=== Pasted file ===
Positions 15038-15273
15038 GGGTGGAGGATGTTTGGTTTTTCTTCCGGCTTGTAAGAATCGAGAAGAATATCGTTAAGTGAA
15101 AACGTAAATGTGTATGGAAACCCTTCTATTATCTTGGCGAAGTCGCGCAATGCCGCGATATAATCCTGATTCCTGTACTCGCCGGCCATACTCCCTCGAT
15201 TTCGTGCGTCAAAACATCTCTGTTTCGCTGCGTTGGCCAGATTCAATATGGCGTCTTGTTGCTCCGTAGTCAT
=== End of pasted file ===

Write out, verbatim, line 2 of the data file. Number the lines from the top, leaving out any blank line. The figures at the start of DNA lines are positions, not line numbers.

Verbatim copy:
15038 GGGTGGAGGATGTTTGGTTTTTCTTCCGGCTTGTAAGAATCGAGAAGAATATCGTTAAGTGAA